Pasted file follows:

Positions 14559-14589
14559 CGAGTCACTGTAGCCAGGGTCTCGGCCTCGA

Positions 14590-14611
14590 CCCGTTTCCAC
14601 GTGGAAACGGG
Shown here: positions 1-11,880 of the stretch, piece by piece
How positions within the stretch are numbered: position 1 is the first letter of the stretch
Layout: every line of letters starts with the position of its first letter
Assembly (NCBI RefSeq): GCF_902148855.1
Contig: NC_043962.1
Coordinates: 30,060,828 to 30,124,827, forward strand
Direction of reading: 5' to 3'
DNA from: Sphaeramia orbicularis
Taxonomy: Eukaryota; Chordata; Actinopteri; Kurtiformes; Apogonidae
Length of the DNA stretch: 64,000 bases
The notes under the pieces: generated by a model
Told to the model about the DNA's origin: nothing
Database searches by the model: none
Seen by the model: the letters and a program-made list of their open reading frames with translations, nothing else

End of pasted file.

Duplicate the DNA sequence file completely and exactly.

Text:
Positions 14559-14589
14559 CGAGTCACTGTAGCCAGGGTCTCGGCCTCGA

Positions 14590-14611
14590 CCCGTTTCCAC
14601 GTGGAAACGGG
Shown here: positions 1-11,880 of the stretch, piece by piece
How positions within the stretch are numbered: position 1 is the first letter of the stretch
Layout: every line of letters starts with the position of its first letter
Assembly (NCBI RefSeq): GCF_902148855.1
Contig: NC_043962.1
Coordinates: 30,060,828 to 30,124,827, forward strand
Direction of reading: 5' to 3'
DNA from: Sphaeramia orbicularis
Taxonomy: Eukaryota; Chordata; Actinopteri; Kurtiformes; Apogonidae
Length of the DNA stretch: 64,000 bases
The notes under the pieces: generated by a model
Told to the model about the DNA's origin: nothing
Database searches by the model: none
Seen by the model: the letters and a program-made list of their open reading frames with translations, nothing else